The church underwent a major restoration in 1853 in memory of the Duke of Wellington, which despite the undoubted improvements, led to the loss of some architectural features. Before this the roof was lower and there were dark galleries in both aisles, reached by steps outside the church. There was a balcony across the Chancel arch where the fishermen sat and another over the Tower arch where the Swan Downer charity girls in their characteristic bonnets used to sit. The traditional box pews that filled the Nave, Chancel and Side Chapel were replaced with ordinary pews. A model of the church before this restoration can be seen in the south-west corner of the church.
There have been other improvements since 1853. The roof has been raised and the Clerestory windows installed; the choir stalls and oak panelling have been added in the Chancel: there is a beautiful series of stained glass windows from designs byC.E.Kempe; the side chapel has been properly furnished for its present use as the Lady Chapel.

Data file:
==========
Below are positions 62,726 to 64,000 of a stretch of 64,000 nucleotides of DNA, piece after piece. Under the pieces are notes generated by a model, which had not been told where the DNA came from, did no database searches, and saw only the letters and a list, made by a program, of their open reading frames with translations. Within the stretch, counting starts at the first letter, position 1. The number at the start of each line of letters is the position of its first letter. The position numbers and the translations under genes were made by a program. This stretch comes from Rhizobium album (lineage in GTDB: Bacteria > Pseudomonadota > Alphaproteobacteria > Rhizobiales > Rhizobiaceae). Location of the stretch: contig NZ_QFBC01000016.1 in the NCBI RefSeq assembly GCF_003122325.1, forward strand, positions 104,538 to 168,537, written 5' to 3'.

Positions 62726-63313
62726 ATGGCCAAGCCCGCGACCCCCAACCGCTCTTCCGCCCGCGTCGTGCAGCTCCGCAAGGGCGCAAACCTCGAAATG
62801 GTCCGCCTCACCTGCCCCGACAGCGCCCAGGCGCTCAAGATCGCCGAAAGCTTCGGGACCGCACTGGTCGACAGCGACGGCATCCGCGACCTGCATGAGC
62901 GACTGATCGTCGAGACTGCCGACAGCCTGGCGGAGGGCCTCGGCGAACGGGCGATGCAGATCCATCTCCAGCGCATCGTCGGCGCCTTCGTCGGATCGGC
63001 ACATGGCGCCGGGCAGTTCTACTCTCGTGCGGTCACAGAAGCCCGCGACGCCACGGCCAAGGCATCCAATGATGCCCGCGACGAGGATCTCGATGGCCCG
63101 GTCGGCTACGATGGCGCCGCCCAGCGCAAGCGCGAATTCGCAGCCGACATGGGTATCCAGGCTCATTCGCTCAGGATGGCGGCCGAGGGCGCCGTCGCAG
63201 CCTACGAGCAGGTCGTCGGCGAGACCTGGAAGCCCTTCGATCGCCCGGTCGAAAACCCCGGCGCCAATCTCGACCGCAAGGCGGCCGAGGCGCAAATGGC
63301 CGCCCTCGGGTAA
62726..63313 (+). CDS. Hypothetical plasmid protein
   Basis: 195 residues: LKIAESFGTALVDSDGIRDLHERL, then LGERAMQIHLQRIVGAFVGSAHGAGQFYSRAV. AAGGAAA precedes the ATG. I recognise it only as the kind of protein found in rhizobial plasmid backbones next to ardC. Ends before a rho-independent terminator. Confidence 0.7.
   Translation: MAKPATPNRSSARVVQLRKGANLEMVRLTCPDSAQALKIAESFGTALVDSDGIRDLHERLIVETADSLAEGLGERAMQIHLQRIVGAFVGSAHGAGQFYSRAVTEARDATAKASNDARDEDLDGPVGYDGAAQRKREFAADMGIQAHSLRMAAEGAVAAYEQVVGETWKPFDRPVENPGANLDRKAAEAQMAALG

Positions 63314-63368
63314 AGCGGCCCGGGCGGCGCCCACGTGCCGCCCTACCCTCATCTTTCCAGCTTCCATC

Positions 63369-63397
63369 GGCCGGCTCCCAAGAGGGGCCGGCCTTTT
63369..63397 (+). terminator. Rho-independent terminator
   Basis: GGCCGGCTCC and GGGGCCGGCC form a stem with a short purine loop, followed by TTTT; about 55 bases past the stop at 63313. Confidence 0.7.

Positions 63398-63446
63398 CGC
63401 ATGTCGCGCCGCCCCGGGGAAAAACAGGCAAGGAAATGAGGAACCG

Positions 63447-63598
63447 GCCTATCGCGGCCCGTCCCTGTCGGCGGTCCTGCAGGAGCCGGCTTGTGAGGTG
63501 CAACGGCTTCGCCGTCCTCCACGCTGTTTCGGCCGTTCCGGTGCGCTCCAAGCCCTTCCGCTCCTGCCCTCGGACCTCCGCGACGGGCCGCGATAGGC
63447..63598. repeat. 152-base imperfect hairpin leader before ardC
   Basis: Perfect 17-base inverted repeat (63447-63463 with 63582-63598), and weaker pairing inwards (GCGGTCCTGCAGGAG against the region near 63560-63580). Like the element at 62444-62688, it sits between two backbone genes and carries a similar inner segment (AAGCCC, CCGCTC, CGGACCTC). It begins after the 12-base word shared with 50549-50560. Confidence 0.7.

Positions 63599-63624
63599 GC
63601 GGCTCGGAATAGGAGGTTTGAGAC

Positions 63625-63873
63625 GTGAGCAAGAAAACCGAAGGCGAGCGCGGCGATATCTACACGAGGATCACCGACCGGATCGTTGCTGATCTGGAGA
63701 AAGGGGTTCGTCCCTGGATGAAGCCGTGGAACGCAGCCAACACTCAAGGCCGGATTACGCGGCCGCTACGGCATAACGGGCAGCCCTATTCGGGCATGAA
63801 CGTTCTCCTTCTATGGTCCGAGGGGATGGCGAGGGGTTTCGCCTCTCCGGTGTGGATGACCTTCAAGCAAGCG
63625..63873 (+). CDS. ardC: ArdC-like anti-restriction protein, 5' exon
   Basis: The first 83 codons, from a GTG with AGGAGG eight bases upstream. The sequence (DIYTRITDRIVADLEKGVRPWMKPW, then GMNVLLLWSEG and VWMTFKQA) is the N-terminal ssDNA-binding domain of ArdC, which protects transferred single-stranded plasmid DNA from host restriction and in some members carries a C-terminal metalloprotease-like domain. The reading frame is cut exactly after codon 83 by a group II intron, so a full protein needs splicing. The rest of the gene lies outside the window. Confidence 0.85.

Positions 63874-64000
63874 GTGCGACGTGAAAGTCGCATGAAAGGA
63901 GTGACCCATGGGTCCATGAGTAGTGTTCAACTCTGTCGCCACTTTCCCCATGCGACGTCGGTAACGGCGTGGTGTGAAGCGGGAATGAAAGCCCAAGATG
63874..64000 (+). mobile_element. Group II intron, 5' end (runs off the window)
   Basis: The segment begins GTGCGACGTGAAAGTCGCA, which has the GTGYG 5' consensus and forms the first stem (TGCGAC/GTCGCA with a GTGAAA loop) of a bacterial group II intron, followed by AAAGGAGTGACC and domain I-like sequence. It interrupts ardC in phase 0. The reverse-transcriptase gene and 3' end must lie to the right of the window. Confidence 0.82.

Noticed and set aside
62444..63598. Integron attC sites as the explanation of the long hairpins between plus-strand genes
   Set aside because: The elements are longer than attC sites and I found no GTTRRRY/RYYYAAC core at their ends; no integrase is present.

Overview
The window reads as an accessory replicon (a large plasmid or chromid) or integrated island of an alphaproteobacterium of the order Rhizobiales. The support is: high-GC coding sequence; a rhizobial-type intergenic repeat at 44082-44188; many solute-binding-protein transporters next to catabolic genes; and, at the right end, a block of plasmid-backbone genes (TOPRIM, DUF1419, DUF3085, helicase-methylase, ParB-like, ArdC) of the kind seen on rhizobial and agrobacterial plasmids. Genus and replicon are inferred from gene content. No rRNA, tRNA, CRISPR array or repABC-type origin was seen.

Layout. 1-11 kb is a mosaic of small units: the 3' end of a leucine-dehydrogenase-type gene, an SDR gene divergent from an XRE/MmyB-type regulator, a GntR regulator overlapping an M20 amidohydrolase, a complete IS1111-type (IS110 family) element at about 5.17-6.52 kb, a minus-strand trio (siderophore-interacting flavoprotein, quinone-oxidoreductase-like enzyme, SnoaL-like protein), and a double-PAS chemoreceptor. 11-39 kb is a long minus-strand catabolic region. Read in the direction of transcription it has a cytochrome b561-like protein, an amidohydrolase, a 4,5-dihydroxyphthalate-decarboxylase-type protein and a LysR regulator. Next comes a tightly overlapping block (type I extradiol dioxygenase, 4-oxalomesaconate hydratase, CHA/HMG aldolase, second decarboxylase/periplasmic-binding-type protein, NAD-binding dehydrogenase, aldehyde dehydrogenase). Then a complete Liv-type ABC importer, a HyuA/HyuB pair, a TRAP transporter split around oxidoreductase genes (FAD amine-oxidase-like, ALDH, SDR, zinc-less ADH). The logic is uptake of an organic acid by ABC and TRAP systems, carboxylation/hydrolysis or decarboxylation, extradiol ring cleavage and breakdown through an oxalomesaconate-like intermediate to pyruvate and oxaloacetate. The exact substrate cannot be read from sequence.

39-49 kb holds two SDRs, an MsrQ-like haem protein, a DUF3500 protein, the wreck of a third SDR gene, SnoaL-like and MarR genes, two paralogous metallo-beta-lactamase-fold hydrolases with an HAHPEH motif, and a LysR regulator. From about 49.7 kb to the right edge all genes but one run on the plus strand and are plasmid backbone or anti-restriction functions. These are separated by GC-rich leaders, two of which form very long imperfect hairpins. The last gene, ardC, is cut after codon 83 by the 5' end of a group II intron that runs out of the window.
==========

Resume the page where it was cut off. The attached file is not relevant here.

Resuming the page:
In 2001 the church interior was re-ordered again. The Font has been relocated from the south door to the more appropriate position at the west end. The Wellington Monument has also been relocated from an obscure corner by the Tower to stand beside the Font. The pews have been replaced by chairs, permitting much greater flexibility in the use of the building. A new wooden floor has been laid, with under floor heating; the lighting and sound systems have been improved and 2009 saw the restoration of the 14th century screen, the ceiling above it and the two wall paintings at East and West ends of the nave. During autumn 2010 the Chancel ceiling has been undergoing restoration and is now unveiled showing the glorious colours which had been covered with years of dust, grime and badly applied Victorian varnish.